Wh-questions are questions that begin with one of the 'wh-' words. In order to learn about them and to know how to form a wh- question, read this article!
Whose vs. Who's
Do you find yourself confused about when to use 'whose' and when to use 'who's?' In this lesson, you will learn about their uses and differences.
Who vs. Which
'Which' and 'who' are interrogative words that are used to ask questions or in some cases, they are used as relative pronouns to connect two clauses. Read more.
That vs. Who or Whom
'Who', 'whom', and 'that' are all relative pronouns. Two of them are used as a subject and one of them is the object. If you want to which is which, read this!
'Who' is commonly known as a question word used to acquire information about a person. In this lesson, we will learn everything about this word.
Who vs. That
'Who' and 'that' are used a lot as relative pronouns. They are a little bit different in some cases.
Understanding pronouns enable us to understand pro-forms in English very well. Pro-forms are alternatives that are put in the position of words, phrases, etc.
Complementizers make a clause into the subject or object of a sentence. In this lesson, we will learn all about them.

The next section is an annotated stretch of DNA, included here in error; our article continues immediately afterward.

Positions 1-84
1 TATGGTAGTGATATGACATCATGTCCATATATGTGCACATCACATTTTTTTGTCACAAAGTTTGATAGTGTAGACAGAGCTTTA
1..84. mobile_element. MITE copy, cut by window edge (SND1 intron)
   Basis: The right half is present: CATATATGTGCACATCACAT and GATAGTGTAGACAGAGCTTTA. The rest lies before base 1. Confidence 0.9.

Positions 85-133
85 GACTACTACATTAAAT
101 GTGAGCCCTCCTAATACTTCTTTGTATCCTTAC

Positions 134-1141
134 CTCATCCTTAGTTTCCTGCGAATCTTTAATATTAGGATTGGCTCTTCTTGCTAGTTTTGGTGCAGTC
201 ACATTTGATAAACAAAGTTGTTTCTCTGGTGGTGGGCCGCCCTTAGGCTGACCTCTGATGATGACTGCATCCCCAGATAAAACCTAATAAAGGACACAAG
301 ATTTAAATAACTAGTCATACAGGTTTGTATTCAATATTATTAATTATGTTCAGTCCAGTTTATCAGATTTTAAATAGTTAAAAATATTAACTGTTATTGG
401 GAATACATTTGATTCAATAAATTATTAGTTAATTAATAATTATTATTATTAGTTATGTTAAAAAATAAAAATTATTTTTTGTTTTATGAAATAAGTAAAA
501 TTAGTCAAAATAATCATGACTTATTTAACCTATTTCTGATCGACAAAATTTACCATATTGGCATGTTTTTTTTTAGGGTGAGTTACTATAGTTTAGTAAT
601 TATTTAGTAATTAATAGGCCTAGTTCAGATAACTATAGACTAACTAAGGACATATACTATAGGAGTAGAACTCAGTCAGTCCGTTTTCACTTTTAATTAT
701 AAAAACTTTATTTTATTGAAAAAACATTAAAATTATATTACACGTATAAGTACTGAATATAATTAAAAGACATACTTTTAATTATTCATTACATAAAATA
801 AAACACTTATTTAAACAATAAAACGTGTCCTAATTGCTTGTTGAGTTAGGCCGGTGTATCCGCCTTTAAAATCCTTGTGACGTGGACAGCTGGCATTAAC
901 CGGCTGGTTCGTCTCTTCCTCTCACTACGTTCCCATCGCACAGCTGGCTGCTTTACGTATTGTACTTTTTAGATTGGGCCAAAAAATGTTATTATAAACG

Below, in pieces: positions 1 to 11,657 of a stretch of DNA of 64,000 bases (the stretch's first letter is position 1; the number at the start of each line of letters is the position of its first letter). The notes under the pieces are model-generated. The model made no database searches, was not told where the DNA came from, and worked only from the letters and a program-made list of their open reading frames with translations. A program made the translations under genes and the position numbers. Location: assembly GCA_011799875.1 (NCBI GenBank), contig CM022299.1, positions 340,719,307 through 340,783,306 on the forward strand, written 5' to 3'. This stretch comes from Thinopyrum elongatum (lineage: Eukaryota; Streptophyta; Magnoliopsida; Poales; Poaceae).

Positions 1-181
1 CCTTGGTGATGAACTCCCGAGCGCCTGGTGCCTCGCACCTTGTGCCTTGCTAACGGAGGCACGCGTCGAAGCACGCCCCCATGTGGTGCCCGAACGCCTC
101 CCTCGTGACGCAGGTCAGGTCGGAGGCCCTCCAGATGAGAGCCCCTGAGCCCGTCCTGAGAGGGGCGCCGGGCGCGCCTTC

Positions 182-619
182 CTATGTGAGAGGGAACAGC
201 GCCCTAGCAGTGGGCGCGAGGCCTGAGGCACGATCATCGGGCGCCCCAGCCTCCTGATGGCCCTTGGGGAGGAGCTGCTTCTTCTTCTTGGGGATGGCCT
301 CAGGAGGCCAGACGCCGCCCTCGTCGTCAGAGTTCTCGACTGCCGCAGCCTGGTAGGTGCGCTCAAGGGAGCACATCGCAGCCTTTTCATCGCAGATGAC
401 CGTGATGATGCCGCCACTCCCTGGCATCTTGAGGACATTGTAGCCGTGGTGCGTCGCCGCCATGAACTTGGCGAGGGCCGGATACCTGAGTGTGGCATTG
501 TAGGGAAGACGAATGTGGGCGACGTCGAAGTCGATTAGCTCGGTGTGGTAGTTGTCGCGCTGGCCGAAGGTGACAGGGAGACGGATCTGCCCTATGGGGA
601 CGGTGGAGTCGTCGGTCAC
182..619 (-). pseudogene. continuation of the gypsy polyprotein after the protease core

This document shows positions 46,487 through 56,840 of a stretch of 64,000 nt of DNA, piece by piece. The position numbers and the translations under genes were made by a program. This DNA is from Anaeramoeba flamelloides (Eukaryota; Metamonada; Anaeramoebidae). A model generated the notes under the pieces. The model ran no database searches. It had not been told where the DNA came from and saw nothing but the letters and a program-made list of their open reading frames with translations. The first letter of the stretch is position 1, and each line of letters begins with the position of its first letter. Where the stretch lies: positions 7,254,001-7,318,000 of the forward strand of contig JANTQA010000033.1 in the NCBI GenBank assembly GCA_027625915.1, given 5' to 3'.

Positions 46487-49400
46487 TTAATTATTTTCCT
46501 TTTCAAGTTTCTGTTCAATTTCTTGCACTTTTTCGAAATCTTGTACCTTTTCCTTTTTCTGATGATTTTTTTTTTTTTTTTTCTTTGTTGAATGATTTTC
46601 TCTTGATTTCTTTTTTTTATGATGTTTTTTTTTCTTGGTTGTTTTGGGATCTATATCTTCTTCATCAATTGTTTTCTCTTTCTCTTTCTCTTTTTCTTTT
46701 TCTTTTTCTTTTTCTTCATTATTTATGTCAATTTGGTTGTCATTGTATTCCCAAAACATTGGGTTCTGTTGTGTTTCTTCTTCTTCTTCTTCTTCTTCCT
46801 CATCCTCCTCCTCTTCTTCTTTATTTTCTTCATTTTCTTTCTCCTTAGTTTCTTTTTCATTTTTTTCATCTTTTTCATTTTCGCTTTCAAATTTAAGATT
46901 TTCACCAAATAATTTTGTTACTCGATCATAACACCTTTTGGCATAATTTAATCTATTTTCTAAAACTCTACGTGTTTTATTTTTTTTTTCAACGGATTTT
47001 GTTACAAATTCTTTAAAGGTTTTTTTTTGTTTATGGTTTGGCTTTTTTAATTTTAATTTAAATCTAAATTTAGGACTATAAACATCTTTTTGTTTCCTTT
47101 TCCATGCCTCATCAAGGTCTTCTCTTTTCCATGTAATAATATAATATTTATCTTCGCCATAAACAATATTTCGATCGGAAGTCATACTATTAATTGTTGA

Cleft sentences are complex sentences that have a meaning we can express by a simple sentence. They are used to emphasize one part of a clause. Let's see.
There are five interrogative pronouns in English. Each is used to ask a specific question. In this lesson, we will learn more about these pronouns.
Relative pronouns are matchmakers of English grammar. They come in the beginning of relative clauses and join two clauses together. Ready to learn about them?
Who vs. Whose
Even experienced academics may have trouble deciding how to use 'who' and 'whose'. However, once you learn it. You'll become the master of it.
Who vs. Whom
Despite the fact that 'whom' is not used commonly in English; it is possible for you to face this word in formal articles. So, what is the difference?